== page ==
This shot is from the 2002 show ‘Gene(sis),’ courtesy henry art gallery

At the top of the wood stairs at Western Bridge, there's a photograph of an icehouse by Catherine Opie. The icehouse, smack in the middle of the photograph, is barely visible—resting between snow-covered land and snow-colored sky. This photograph appeared here a few weeks ago. When I look at the icehouse, I also see, in my mind's eye, the interior of a Vermont apartment, drawn life-size in sumi ink on rough paper by Dawn Clements, and a patch of Amazon jungle at night, photographed with the least possible light by which you could make a photograph, by Solange Fabião, because those are the works that were hanging in this spot, on this wall, before the icehouse appeared. All three works—the one up now, and the memory of the other two—are part of the same show, referred to by the gallery as Title variable. The exhibition has been changing constantly, and quietly, since October. When one work is swapped out for another, a press release is sent out and a new exhibition title is announced, but there is no new opening. There is no wiping clean of the white walls and starting over. Title variable has a past—its own—built into it.

The truth is, there are ghostly alternative exhibitions everywhere, waiting to be recognized. Even empty walls aren't blank: Every wall has its history, and what you've seen there before never really goes away. Last year, the artist Michael Asher built a temporary installation at the Santa Monica Museum of Art re-creating all the stud walls that had been built in 10 years of exhibitions there. If you close your eyes, you might be able to do something similar at your favorite gallery. Over time, you build your own shows. Most of us don't own art, we just remember it.

Some walls are so prominent (the wall facing the top of the first escalator at the Seattle Art Museum) or so unusual (the cylindrical light-well at the Henry Art Gallery) that they're blatantly mnemonic. But inspired by Western Bridge's show, I wanted to test the theory that even mousy walls unleash a torrent of images. So I selected a mousy wall on the lowest level of the Henry Art Gallery. It is referred to by the people who work at the museum as the north wall of the Stroum (or south) Gallery. For the rest of us: Go down the stairs all the way, enter the main gallery, and this wall is on your right.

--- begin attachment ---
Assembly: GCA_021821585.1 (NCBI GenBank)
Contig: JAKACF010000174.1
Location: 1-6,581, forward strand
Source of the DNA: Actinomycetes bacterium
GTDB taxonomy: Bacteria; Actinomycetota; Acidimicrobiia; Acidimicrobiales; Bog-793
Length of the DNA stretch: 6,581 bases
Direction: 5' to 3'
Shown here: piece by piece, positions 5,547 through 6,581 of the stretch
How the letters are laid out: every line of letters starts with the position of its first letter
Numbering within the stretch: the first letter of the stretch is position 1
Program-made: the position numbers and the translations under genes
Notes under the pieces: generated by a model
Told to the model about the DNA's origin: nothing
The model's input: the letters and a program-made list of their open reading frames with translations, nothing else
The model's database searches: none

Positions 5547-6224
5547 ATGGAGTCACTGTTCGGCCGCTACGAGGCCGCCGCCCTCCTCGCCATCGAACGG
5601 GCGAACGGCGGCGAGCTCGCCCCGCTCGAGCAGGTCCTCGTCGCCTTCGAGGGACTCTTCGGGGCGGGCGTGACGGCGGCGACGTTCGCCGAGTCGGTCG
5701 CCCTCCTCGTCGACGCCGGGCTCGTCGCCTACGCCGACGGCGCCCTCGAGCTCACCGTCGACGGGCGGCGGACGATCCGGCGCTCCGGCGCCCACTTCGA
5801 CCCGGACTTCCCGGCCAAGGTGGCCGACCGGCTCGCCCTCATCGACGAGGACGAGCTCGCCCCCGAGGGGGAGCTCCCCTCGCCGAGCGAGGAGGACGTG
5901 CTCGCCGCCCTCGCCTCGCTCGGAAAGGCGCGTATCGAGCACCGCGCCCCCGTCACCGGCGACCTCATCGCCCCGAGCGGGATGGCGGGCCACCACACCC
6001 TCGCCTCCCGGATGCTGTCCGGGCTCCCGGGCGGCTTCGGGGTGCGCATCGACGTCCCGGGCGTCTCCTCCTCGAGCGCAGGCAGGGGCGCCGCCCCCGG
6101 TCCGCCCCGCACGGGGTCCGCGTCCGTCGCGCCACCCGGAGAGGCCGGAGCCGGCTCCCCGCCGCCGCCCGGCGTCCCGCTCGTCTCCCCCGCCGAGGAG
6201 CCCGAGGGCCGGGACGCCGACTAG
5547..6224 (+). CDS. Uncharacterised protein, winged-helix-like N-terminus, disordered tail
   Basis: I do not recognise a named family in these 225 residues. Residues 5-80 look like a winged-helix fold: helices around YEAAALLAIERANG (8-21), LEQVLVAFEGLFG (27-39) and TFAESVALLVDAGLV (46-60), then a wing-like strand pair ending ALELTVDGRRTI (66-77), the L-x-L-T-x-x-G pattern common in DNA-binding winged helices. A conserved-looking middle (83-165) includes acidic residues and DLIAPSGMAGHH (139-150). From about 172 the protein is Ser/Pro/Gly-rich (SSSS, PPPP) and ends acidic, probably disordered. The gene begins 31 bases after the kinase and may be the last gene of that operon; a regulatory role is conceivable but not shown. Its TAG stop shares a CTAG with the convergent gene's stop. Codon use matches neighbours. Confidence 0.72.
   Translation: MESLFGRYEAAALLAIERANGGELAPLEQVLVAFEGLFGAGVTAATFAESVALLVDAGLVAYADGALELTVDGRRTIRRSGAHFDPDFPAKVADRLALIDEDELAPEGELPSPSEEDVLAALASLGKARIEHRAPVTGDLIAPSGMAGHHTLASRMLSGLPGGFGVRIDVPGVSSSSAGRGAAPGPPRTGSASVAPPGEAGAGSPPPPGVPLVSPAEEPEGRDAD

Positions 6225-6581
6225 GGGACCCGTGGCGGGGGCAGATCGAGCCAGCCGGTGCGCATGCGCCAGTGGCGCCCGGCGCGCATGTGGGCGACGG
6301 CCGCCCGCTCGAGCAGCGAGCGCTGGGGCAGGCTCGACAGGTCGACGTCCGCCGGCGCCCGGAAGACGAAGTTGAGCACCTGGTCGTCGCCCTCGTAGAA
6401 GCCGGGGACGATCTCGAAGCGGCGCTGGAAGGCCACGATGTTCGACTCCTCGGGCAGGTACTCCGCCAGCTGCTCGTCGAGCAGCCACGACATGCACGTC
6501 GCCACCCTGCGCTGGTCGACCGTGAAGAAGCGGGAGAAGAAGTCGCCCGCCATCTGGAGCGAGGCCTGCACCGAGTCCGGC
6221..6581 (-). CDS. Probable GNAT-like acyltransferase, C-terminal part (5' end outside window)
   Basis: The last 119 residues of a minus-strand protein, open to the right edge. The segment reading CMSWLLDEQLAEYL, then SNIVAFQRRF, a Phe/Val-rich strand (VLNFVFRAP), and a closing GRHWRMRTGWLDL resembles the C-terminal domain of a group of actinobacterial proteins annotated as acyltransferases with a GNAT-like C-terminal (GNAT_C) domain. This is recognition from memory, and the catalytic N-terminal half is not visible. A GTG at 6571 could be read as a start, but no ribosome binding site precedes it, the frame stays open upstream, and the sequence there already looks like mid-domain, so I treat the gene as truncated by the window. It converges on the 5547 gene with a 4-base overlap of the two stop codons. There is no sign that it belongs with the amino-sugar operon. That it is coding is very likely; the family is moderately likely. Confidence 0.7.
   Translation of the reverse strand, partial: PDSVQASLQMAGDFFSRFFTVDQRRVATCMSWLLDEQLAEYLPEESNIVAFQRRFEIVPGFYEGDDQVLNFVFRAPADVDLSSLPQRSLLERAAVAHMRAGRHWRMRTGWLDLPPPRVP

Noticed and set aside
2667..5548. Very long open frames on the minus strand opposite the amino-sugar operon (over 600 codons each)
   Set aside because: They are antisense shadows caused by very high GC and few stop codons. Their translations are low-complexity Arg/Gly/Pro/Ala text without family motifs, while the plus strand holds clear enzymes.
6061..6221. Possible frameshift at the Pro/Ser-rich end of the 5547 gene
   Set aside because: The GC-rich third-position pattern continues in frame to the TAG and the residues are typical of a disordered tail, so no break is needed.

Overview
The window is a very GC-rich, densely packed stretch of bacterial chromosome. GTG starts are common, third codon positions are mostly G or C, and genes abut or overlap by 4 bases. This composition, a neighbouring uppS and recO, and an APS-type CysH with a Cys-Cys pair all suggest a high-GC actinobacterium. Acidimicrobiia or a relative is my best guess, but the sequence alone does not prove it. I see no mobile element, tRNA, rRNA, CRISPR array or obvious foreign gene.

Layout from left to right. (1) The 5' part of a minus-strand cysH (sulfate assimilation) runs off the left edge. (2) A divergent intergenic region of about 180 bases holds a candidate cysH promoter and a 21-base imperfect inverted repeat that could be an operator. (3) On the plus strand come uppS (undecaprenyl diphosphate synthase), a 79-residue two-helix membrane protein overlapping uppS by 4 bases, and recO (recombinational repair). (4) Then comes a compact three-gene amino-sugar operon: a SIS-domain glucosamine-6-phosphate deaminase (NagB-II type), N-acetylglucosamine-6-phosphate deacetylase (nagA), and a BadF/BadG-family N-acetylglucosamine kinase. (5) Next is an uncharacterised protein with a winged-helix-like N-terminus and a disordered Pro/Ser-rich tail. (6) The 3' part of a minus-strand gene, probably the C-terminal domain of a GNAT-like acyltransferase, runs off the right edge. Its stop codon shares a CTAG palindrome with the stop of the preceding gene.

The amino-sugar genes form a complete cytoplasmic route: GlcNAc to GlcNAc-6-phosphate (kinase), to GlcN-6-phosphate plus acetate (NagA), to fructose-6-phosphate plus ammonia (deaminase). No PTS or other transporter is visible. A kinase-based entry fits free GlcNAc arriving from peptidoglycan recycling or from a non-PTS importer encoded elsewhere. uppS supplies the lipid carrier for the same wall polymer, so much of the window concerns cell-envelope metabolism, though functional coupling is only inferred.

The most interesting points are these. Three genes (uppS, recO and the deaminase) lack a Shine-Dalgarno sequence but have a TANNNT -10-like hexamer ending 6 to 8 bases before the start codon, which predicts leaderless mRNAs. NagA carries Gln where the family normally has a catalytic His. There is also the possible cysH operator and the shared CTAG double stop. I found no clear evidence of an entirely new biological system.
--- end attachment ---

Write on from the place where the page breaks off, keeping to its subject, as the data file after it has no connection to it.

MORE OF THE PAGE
What comes to mind first—among all the things I've seen on this wall—is a temple made of human hair, approximately the height of a small real church (52 feet tall, some research reminds me). It hugged the wall. The hair formed letters that looked like Chinese and Arabic and Hindi and Roman. But the supposedly English words didn't exist—so you suspected, but couldn't be sure, that all the languages were fake. It was called Temple of Heaven, by the artist Wenda Gu. Even in heaven, nothing will be understood, I thought at the time, which seemed reassuring, and still does.

Temple of Heaven was in the show Inside Out: New Chinese Art in 1999, the year I moved to the Northwest. The things I've seen on the wall since then have included a throbbingly colorful group of photographs of sluglike trails of DNA samples by Inigo Manglano-Ovalle (such precise portraits that were yet so ungiving) and Andy Warhol's advertising drawings from the 1950s. Is anything more innocent and simple and free than Warhol's early drawings? They are portraits, too. He especially liked to draw shoes, in side view—pointy-toed shoes with straps and ties in saturated colors. I can't help but picture those bright shoes walking around on this wall, leaving the DNA trails that would appear later.

At the very top of this particular wall at the Henry is a skinny window overlooking the museum's outdoor courtyard. On this window once appeared a famous statement by Bruce Nauman written in spiraling aquamarine neon letters between red neon lines: "The true artist helps the world by revealing mystic truths." Soon after, I recall, post–Vietnam War artist Kim Jones made drawings directly on this wall, in pencil, flying like weather patterns between a tricycle and a wagon. Jones makes "war" drawings, meaning that they represent a battle between two sides that he has been drawing since he was a child. There are the occasional tactical advantages, but overall, no one is winning, which means they can continue fighting.

I can imagine Jones in front of that wall, working with his pencil for hours, standing beneath the window where Nauman's message was, and right in the place where U-shaped white neon tubes measuring Nauman's body had hung, sticking out of the wall like tuning forks. The tubes would have hugged Jones as he worked if they'd still been there. A few years earlier, in this spot, Jones would have been facing a tribe of enormous anime girls with red eyes, figures of post-nuclear Japan. (The exhibition: Superflat. The work: Chiho Aoshima's 50-foot nightmarish mural.) Or zombie-ish, gibberish-talking Eastern Europeans sitting in unmoving cars inside a haunted old Communist-era concrete pavilion. (In: a video by Croatian artist David Maljkovic.)

This one wall—if you've been looking at it long enough, and are fairly good at remembering what you've seen—offers a surprisingly coherent imaginary exhibition. It is an exhibition having something to do with zombies and gibberish and war and religion and science and art and shoes. Not a bad summation of the last half of the 20th century and the start of the 21st. Right now this wall is painted black and there's no art on it at all, as if to say, "What wall?" recommended